We were the first generation to grow up with computers and technology is woven into our everyday lives.

We are also now known as the sandwich generation with our kids not needing us as much but our parents are needing us more since they are living longer.

We are independent, resourceful and self-sufficient.

We were raised to believe that we can have and do it all.

We were to go out there and achieve great things. This attitude made us hard workers with great dedication but we are much more willing to change jobs that are not fulfilling us.

We watched our workaholic parents lose their jobs and it made us realize that we need to have a healthy work/life balance.

Repeat after me, "I'm having a midlife reinvention."

Repeat after me, “I’m having a midlife reinvention. I now have the time to figure out what I want to do but there’s no rush. I will keep my heart and mind open to opportunities that interest me and promise to not allow fear to get in the way of my dreams.”

Oh and last thing, doors will be opening to my monthly membership and if you want to be on the waitlist to find out all the juicy details first, be sure to sign up at The Next Step Society!

I’ll talk to you later Beautiful!

Thanks for listening!

Share your thoughts with me or ask a question about this episode. Send an email.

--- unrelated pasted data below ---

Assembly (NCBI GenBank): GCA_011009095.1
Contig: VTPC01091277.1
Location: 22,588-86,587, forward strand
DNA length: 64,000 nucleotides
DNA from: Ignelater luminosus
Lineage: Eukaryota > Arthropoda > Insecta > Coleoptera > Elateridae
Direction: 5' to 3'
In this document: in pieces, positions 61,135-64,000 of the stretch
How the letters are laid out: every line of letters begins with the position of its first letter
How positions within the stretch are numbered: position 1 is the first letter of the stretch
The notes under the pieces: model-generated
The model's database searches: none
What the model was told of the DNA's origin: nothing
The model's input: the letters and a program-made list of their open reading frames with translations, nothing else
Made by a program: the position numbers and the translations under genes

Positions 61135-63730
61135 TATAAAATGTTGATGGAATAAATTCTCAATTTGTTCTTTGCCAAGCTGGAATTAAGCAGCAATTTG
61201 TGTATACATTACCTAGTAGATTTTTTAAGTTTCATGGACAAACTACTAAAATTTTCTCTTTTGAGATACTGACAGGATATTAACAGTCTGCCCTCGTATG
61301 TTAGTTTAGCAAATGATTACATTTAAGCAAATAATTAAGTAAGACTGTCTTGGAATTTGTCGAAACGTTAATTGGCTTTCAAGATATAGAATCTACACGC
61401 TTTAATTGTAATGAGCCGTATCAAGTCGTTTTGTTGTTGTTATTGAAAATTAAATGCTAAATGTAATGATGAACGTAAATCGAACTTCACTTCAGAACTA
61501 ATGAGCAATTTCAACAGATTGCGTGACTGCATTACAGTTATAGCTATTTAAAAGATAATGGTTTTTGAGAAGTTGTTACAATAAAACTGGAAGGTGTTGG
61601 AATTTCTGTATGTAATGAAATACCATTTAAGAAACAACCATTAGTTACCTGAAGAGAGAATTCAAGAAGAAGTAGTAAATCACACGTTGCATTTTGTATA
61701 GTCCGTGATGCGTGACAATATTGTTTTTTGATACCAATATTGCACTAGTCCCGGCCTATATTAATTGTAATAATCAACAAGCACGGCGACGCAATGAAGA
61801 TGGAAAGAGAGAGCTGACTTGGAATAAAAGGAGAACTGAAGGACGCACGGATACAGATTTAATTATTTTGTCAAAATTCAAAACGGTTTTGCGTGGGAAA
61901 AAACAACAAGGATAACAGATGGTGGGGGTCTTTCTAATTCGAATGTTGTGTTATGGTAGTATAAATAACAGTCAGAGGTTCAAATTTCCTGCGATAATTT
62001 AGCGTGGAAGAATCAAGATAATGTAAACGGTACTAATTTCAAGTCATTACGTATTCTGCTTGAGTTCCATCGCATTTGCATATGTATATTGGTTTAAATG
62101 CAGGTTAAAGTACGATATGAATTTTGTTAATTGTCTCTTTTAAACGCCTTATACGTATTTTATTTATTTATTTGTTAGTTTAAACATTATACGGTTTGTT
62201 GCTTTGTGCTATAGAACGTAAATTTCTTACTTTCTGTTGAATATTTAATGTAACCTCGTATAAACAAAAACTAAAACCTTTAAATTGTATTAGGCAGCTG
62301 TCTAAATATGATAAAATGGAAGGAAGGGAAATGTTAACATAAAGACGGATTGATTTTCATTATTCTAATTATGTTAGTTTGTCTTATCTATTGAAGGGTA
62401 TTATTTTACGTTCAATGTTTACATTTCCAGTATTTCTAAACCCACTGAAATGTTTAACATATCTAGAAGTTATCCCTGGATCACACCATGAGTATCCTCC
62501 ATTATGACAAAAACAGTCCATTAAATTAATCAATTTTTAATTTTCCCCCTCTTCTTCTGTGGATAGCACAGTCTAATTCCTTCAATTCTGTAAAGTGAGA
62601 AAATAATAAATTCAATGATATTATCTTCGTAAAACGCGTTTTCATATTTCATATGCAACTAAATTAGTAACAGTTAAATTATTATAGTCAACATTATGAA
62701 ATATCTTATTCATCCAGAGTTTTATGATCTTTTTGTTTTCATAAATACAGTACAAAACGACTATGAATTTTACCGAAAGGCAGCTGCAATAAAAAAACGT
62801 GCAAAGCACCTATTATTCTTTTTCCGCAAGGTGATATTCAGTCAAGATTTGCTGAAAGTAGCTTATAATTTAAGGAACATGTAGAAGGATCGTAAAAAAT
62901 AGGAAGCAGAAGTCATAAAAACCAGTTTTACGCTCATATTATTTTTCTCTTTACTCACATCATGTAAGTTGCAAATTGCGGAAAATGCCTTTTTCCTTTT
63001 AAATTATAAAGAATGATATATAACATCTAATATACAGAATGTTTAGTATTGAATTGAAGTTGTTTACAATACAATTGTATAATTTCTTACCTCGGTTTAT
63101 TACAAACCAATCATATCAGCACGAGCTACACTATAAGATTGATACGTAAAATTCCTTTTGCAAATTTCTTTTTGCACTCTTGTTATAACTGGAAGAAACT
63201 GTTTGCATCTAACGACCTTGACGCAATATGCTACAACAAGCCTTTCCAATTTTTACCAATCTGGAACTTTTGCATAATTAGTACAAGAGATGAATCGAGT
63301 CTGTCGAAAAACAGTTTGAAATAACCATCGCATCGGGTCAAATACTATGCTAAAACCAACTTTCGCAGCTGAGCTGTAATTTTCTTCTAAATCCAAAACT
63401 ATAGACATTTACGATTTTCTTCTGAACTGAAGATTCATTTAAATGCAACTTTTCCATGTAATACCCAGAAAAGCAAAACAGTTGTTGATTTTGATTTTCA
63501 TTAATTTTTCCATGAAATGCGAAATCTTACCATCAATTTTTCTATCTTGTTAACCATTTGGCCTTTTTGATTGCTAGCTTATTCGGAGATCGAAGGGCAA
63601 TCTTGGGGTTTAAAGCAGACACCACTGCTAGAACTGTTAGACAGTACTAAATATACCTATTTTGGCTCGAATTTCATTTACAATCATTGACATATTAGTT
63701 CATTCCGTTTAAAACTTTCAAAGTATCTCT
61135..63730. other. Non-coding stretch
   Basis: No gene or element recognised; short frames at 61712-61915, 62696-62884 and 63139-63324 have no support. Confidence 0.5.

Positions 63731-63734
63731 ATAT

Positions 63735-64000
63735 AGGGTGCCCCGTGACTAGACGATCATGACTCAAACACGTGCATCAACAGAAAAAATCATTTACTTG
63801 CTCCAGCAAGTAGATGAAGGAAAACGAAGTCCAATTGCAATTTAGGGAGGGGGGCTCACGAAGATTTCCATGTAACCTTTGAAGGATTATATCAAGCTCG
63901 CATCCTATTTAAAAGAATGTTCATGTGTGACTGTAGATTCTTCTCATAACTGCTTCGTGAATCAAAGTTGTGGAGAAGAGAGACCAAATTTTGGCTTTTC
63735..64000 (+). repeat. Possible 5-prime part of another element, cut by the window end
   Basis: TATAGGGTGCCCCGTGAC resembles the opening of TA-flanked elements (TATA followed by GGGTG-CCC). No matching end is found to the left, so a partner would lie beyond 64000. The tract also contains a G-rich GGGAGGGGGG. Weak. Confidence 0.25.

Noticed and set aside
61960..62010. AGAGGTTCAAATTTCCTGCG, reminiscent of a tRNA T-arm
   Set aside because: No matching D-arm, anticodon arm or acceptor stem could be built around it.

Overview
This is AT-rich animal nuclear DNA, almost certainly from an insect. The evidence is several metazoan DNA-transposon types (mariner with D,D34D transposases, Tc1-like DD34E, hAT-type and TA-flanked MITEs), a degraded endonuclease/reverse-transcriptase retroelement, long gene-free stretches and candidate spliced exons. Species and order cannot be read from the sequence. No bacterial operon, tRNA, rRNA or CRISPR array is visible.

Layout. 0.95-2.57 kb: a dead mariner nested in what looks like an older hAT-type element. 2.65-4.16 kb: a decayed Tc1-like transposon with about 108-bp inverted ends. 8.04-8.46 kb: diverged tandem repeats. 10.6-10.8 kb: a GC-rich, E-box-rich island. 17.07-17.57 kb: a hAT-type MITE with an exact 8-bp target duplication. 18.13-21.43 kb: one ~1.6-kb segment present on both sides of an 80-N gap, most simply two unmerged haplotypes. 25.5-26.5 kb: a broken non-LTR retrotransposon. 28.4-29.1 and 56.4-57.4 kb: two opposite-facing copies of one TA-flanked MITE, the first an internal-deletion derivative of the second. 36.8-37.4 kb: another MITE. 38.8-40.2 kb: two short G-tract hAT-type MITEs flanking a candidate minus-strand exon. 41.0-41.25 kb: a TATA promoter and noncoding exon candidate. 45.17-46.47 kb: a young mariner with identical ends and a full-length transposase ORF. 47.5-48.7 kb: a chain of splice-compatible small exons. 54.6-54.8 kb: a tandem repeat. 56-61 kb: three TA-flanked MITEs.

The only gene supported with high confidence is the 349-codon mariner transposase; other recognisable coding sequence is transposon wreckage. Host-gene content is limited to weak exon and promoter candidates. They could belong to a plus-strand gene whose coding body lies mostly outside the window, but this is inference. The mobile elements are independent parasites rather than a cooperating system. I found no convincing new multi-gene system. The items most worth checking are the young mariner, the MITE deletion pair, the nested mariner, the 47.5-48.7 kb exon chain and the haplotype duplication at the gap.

I would love for you to leave an honest review over at iTunes/Apple Podcasts. Your ratings and reviews really help and I read every single one.

 

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Alice Agnello, Lifestyle and Success Coach

I'm Alice Agnello.

I’m a California raised, incurable romantic who was too snarky for the corporate world. I love show tunes, chai tea, and all things British. My mission? To help women rediscover who they are, after their kids have grown.

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I want the Guide!

Download the FREE guide to 5 Things You Can Do This Week To Help Find Yourself. You are ready to take this next step now that the kids have grown.

The guide will help you:

→  Work on your mindset so you can recognize negative thoughts and work to quiet them.

→  Help figure out what’s bothering you and know it’s okay to go at your own pace.

→ Understand that taking care of yourself is the most important person in your life and to release the guilt.

Sign up to receive my whitty newsletters, tips & tricks, promotions, & other emails, & receive this free guide!

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Before you go, get the Guide!

Download the FREE guide to 5 Things You Can Do This Week To Help Find Yourself. You are ready to take this next step now that the kids have grown.

The guide will help you:

→  Work on your mindset so you can recognize negative thoughts and work to quiet them.

→  Help figure out what’s bothering you and know it’s okay to go at your own pace.

→ Understand that taking care of yourself is the most important person in your life and to release the guilt.

Sign up to receive my whitty newsletters, tips & tricks, promotions, & other emails, & receive this free guide!